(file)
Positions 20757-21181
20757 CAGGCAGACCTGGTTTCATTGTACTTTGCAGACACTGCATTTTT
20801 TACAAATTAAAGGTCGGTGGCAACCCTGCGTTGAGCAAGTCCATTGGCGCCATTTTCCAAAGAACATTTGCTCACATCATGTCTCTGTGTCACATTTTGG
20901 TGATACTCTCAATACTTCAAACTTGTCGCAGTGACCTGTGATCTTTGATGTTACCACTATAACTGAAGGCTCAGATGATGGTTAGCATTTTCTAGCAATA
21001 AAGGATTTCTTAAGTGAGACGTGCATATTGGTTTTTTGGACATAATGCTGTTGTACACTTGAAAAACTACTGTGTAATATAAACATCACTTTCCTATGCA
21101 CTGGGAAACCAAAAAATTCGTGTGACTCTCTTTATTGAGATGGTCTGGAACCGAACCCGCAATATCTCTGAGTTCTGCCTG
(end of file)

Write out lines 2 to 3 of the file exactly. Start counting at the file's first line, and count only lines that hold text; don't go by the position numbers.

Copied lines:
20757 CAGGCAGACCTGGTTTCATTGTACTTTGCAGACACTGCATTTTT
20801 TACAAATTAAAGGTCGGTGGCAACCCTGCGTTGAGCAAGTCCATTGGCGCCATTTTCCAAAGAACATTTGCTCACATCATGTCTCTGTGTCACATTTTGG